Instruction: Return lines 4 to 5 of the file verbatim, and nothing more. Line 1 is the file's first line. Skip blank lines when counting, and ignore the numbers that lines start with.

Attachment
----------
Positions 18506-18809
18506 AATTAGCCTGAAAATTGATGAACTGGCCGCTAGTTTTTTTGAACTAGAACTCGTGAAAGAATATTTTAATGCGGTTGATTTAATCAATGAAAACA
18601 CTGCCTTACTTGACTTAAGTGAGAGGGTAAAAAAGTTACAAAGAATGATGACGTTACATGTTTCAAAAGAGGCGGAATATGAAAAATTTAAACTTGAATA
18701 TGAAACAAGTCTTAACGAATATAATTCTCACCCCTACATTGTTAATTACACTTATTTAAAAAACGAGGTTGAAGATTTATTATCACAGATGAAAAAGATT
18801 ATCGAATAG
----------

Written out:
18701 TGAAACAAGTCTTAACGAATATAATTCTCACCCCTACATTGTTAATTACACTTATTTAAAAAACGAGGTTGAAGATTTATTATCACAGATGAAAAAGATT
18801 ATCGAATAG